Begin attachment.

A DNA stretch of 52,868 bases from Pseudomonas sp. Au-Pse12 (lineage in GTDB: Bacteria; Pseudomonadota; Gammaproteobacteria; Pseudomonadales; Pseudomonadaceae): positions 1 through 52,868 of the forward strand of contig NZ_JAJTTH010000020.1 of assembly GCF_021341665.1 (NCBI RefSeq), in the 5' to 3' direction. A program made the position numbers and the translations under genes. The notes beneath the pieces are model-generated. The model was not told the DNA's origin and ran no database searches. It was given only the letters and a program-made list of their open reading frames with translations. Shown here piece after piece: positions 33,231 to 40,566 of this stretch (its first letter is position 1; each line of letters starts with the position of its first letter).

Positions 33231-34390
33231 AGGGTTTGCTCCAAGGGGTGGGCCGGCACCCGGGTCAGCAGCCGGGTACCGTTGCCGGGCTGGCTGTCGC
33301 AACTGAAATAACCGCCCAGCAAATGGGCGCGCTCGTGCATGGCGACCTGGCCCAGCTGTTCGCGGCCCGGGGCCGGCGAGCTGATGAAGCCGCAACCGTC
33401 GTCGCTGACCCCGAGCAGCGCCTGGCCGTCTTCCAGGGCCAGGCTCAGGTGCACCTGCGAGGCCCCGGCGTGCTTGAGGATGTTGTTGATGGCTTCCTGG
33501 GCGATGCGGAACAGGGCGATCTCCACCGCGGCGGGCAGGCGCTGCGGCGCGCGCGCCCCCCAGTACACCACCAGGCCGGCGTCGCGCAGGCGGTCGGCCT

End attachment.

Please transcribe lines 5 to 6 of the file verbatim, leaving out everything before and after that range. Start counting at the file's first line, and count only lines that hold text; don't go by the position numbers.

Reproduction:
33401 GTCGCTGACCCCGAGCAGCGCCTGGCCGTCTTCCAGGGCCAGGCTCAGGTGCACCTGCGAGGCCCCGGCGTGCTTGAGGATGTTGTTGATGGCTTCCTGG
33501 GCGATGCGGAACAGGGCGATCTCCACCGCGGCGGGCAGGCGCTGCGGCGCGCGCGCCCCCCAGTACACCACCAGGCCGGCGTCGCGCAGGCGGTCGGCCT